12 Symptoms That Show That Your Bearded Dragon Is Dying

is my bearded dragon dying?

In the wild, you can expect a bearded dragon to live about 3 to 4 years. When they are in captivity, the bearded dragon can live about 8 to 10 years. There are some exceptions to the rule, with some bearded dragons living up to 13 years and beyond.

That being said, it always becomes a huge worry if we think our bearded dragon is dying. What could be the problem? Why did it happen?

The signs of a dying bearded dragon are having white or gray patches on its mouth, lethargy, sunken eyes, labored breathing, muscle tremors, deformed bones, loss of weight, inability to eat, wrinkled skin, and skin rot.

In this article, I will show you some symptoms that indicate your bearded dragon is dying, and what you can do about it.

Signs Your Bearded Dragon Is Dying

Here is an infographic that helps you to understand if your bearded dragon is dying or if there might be something else wrong with him/her.

is my bearded dragon dying or brumating?

So let’s have a look at the symptoms in detail. Please note that if your bearded dragon is showing just one of the symptoms, it might be that your beardie is just sick but can be saved.

However, the more symptoms your bearded dragon is showing at the same time, the more likely it is that your bearded dragon is about to die.

1. White or Gray Yellow Patches Near the Mouth

Known as infectious stomatitis, this is a condition affecting many reptiles, including bearded dragons. You will first notice a change in your pet’s behavior in that they become quite lethargic and avoid eating their food.

There is a multitude of reasons as to why they could be doing this, so it is worth it to check out their mouth and see what’s going on.

Look for white or yellow-gray patches located around the mouth, as well as some inflammation and swelling. Your dragon may also look like he is drooling as a result of producing a lot more saliva.

It was discussed in this study that finding grayish and yellowish patches on the mouth of your beardie meant that there are gastrointestinal, respiratory, skeletal, and even neurological issues present. It can be either of the systems or a combination of those.

How to Handle Mouth Rot?

The first thing to do is to make an appointment with your veterinarian right away.

Next, you can try some home remedies to get your bearded dragon feeling like himself again. Use Betadine (get it here) on a qtip over the affected area.

Make sure you do not leave a lot of the Betadine on the swab, or their mouths, as this is not good for the dragons to ingest.

You may need to water down the betadine a bit. This solution may or may not resolve the problem, but no matter what, you should speak with a vet about the issue and get antibiotics if necessary.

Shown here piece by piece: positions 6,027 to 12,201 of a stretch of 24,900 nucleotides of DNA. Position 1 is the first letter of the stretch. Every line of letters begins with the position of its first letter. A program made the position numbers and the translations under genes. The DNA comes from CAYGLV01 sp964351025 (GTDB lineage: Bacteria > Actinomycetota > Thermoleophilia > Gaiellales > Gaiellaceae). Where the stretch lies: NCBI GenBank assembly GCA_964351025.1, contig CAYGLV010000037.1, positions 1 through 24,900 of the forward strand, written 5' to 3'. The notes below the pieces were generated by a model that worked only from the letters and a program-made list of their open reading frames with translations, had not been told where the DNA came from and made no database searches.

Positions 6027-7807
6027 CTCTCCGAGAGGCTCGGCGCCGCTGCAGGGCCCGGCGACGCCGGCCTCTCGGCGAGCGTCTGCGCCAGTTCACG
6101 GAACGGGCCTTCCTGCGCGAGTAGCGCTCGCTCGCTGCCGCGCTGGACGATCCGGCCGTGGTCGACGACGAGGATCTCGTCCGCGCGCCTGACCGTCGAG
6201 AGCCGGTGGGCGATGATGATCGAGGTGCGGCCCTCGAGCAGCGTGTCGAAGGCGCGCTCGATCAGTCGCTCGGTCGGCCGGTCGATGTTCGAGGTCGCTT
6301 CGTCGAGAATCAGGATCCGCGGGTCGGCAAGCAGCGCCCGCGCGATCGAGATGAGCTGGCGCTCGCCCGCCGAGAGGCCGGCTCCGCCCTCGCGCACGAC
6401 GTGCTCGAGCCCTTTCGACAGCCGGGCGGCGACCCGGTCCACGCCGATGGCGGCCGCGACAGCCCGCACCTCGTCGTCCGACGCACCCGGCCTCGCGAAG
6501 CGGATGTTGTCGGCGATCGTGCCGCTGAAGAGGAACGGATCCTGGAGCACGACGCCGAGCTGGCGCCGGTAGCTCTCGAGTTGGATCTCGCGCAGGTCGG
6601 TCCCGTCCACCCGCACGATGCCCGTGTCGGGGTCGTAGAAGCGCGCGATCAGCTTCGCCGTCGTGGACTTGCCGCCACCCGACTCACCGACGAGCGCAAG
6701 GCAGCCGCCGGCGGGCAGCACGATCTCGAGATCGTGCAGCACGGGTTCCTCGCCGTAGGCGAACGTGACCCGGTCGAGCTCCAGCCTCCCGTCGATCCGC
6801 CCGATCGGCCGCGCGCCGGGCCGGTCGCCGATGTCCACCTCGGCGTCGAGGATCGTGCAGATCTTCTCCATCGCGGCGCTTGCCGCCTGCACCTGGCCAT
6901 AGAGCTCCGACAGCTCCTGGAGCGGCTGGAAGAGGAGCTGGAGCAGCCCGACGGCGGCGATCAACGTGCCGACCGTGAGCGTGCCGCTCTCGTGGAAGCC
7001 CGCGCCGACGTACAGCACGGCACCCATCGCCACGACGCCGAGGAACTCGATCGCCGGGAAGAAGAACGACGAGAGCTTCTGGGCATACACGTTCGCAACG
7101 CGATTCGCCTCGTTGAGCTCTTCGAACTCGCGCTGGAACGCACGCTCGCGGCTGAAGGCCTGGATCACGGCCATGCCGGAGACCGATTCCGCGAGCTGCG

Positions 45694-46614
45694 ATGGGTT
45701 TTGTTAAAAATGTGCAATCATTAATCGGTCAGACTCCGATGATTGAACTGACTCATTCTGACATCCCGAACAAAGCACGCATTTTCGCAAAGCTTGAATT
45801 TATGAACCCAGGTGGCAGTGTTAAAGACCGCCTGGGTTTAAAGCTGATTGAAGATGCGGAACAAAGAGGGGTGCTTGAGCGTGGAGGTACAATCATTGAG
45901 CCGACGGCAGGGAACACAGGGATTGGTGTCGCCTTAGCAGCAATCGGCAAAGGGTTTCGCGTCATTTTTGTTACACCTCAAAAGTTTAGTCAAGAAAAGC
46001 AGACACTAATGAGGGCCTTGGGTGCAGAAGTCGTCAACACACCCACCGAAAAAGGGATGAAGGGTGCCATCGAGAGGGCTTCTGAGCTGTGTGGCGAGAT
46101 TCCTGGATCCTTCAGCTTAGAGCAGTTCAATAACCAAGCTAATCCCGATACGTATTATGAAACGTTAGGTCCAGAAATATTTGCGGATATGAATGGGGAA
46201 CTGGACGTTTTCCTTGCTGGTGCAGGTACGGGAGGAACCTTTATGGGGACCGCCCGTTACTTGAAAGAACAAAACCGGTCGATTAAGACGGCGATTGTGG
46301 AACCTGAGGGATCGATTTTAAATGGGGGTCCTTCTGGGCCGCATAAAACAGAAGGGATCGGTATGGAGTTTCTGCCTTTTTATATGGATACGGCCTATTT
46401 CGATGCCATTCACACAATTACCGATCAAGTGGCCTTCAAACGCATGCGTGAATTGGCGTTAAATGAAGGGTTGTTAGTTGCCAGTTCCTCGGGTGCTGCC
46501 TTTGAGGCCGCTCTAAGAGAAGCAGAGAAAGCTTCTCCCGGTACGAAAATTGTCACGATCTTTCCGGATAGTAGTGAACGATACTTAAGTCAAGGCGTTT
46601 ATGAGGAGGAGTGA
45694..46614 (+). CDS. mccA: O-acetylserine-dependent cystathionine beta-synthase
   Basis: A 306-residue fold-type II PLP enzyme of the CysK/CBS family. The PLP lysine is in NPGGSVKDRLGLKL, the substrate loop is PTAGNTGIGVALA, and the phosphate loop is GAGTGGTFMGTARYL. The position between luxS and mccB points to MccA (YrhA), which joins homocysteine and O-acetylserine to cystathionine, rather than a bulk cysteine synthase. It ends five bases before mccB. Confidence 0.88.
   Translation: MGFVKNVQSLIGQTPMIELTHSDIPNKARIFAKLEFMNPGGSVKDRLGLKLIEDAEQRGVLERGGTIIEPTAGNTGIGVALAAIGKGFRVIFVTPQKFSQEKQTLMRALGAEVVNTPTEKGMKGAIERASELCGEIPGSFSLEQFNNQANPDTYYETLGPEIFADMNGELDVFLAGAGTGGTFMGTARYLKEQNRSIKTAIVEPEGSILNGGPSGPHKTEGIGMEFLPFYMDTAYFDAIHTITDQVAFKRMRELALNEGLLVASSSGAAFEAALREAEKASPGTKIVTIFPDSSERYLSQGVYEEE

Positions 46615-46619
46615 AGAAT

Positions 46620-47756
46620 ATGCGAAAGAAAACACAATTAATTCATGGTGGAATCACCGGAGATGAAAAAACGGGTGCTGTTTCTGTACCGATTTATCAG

Tip: Get more info on how to deatl with mouth rot in beardies here from our mouth rot guide.

How to Prevent Mouth Rot?

Insects that you serve to your bearded dragon are usually the culprit. These bugs can harbor bacteria, which leads to an infection on your bearded dragon.

bearded dragon dying symptoms

If your beardie’s habitat is too cold, the immune system of the reptile will also be lowered. Having too high of humidity will also have this effect.

As a result, make sure the temps are always where they need to be. Check your beardie over every day to make sure you catch this early.

2. Your Bearded Dragon Is Lethargic And Unresponsive

If you see your bearded dragon not moving around, or just acting very lethargic, there are a few things that could be at play here.

First, think about your tank temps. You should have a thermometer that keeps you up to speed on the tank temperature.

If the tank temp is too low, the metabolism of the bearded dragon will slow, and you will find they severely lack in appetite as well as motivation to do things.

As a result, immediately check your thermometer and get the temperature gradient where it needs to be because this is one of the building blocks of keeping your bearded dragon feeling healthy.

Tip: If your bearded dragon is acting lethargic, we show you multiple reasons for that in this article.

A Note on Brumation

If temps are okay, it could be a brumation that your bearded dragon is going through. Brumation is a period I can best liken to hibernation.

The metabolism and energy of the reptile slow right down, and they do this as a means of adapting to the changing seasons.

Winter days are shorter, and the sun is less prominent. As a result, bearded dragons do not get enough sunlight to survive- or insects, for that matter, because with the coming of winter also comes the dying off of bugs and plants needed to survive.

The end result is the survival instinct of brumation, which bearded dragons have learned over the years in which a beardie can live for several months without the need for food or water.

And even though we as owners do a great job of providing light, food, and water, sometimes biology just takes over.

It may or may not happen to your bearded dragon. As a result, do not simply write lethargy off as this action; instead, inspect your tank’s equipment to make sure it is adequately giving your pet what he needs.